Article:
Typikon: E Pluribus Unum

Growing up Orthodox in a small city that had a number of different ethnic Orthodox parishes, it was easy to be aware that though there was a common belief in the unchanging nature of Orthodoxy there was a great deal of variation in liturgical and pious practice among the different Orthodox communities.  Local custom was not always distinguished from what was more properly called the Tradition of the Orthodox.  Russian Orthodox did things differently than Carpatho-Russians, or Serbs, or Romanians or Greeks or Arabs.   What I never heard about early on in my life in Orthodoxy was the Typikon, the book of liturgical rules that officially guides how services are to be done.

When I went to seminary the variety of liturgical experience and pious practice was even more pronounced – more traditions and variations within different ethnic traditions.  At seminary typikonchiks were those few folks fascinated by all of the minutiae of the Typikon’s rules and sometimes they became rabidly fanatical about following the rules – but disagreements among them indicated there were more than one Typikon to which one could appeal as authoritative.  One could for example see that for the most part the books governing a baptism in Greek and Russian tradition reflected a similarity in services, but the actual parish practices varied greatly.

After seminary I came to appreciate that whatever the Typikon might prescribe for liturgical practice, the reality was parishes followed practices which they had inherited, or based on texts available, or what the choir could do or the ethnic tradition typically did. Different traditions and pastors followed different ideas as to how to ‘edit’ the services when the parish was not able to follow the complete monastic Typikon.   Small mission parishes offered challenges for what to do liturgically when one doesn’t even have a regular church building.   The Typikon was not designed for mission situation, nor for how to be evangelical or introduce new peoples to salvation through Orthodox teaching.  The Typikon was designed for monks who are committed to living as full an Orthodox liturgical life as possible, not for thinking how to proclaim the Gospel in an Orthodox manner to those not acquainted with Orthodoxy.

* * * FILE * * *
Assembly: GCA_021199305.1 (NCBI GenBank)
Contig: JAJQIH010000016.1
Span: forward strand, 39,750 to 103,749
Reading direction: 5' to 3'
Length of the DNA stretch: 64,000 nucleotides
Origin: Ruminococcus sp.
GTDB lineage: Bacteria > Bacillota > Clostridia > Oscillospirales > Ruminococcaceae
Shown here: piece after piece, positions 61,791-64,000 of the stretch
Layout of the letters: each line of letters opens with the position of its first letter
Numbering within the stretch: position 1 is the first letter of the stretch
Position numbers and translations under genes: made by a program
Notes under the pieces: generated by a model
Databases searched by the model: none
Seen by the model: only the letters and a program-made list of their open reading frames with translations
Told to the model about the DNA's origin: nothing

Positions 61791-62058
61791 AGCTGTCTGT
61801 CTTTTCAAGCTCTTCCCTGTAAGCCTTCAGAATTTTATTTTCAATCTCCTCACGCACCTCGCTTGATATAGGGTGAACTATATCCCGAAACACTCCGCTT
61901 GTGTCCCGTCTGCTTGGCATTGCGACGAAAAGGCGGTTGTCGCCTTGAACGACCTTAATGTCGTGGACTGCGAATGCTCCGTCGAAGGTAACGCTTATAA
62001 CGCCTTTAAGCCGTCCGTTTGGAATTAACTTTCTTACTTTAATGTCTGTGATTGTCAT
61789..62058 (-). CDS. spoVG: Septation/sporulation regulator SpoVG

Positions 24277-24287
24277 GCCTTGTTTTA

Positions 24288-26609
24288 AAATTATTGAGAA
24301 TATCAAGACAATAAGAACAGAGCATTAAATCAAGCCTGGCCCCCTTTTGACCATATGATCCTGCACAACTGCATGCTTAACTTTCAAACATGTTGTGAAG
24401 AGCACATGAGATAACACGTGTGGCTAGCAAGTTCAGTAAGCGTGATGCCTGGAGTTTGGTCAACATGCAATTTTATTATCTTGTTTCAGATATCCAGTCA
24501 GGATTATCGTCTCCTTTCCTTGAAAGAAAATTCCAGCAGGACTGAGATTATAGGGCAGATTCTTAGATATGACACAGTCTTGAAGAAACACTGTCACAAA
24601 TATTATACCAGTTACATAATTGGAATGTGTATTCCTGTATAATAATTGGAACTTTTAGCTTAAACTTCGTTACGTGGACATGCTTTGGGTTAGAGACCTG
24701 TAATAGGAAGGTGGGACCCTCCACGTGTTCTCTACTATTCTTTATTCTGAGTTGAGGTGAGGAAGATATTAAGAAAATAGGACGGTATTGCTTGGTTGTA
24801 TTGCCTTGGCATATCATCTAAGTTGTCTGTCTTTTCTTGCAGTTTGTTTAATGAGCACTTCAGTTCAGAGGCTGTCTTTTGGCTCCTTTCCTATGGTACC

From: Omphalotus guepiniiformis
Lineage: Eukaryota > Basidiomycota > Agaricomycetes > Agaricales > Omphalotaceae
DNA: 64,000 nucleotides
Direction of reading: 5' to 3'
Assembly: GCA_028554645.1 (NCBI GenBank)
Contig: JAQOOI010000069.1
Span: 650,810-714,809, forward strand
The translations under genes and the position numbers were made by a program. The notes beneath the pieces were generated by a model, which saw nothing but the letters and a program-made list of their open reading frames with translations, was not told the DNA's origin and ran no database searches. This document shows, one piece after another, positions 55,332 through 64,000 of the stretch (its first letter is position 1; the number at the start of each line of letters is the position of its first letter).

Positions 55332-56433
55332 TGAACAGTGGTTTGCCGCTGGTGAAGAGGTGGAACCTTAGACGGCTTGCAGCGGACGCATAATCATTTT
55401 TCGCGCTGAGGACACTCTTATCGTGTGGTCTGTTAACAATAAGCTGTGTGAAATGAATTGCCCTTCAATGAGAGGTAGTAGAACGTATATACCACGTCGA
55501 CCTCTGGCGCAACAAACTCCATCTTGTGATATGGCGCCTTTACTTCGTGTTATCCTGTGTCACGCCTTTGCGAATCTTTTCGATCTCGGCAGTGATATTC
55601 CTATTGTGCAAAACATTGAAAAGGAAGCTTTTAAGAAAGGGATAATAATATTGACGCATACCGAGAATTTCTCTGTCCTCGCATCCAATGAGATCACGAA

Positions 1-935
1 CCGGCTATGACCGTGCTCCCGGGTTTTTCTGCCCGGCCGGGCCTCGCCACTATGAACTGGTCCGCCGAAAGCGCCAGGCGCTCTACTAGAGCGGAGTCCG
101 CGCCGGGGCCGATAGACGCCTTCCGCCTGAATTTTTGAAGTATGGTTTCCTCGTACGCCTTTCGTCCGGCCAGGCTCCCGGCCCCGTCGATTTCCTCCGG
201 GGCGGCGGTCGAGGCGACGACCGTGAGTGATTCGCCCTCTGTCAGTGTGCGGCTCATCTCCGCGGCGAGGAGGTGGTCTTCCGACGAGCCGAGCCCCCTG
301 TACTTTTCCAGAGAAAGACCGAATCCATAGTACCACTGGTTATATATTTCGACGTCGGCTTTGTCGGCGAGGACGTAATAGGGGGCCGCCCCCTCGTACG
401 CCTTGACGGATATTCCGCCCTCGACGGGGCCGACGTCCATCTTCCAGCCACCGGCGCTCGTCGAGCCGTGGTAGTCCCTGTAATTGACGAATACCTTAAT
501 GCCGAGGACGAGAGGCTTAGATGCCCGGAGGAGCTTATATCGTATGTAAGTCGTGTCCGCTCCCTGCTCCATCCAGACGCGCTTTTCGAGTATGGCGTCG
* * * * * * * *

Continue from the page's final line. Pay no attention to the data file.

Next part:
Typikon DecodedArchimandrite Job Getcha’s new book THE TYPIKON DECODED offers some historical insight into the development of the Typikon but also contains the basic descriptions for the liturgical services as they are prescribed in current Orthodox practice.   I personally have never been that attracted to the mechanics of liturgical practice (what at seminary long ago was referred to as liturgics), but was far more inspired by liturgical theology especially as taught by Fr. Alexander Schmemann.   So, no doubt, I read the book through that same lens.   I was more intrigued by his historical comments than the formulae for doing liturgical services.  There is in Orthodoxy often a strong push for a monolithic interpretation of everything, but that effort to homogenize all things liturgical does not completely correspond to the reality of a variety of liturgical practices and typikons which have been Orthodoxy’s history.

In the rest of this blog, I will point out some of the aspects of the book which attracted my attention.  First is an understanding of the liturgical books of Orthodox Tradition.

“These ancient books contained in generally rough fashion liturgical material that could be sung, rather than what had to be sung.”  (p 35)

While today some want the liturgical tradition to be without variation or change, historically this wasn’t always true.   The liturgical tradition offered hymns and practices that could be done but were not perceived of as laws that must be obeyed.  A more rigidly fixed and monolithic idea of tradition is oddly enough the innovation.

“As we know, before the invention of the printing press each monastery or church had its own Typikon (ordo) and resolved liturgical issues in its own way.  While differences between the various typika were not that numerous, liturgical scholars have discerned three large families of typika: Constantinople (of the Great Church), Studite, and Sabaite (or Hagiopolite).”  (p 40)

“… there were in Constantinople and throughout the empire, and even among the Slavs, two different types of daily offices: one used in secular churches and following the Typikon of the Great Church, the other used by the monks, which followed either the Studite or Sabaite ordo.” (p 54)

So we learn from history that the liturgical books of the church underwent many changes through the centuries, and the liturgical practices were varied throughout the Orthodox world – even though on a grand scale there appears to have been commonality between the typikons.  Monasteries and parish churches used different typikons up until about the 14th Century when the monastic practices became predominant throughout the churches of the Orthodox world.

And the Typikon itself as a book is the most recent development of all in Orthodox liturgical books.

“… the Typikon is the most recent among the liturgical books , because it implies the existence of all the other books it seek to regulate.” (p 40)

So the Typikon is part of that evolving tradition of the Church.

Next:  Typikon: A History of Change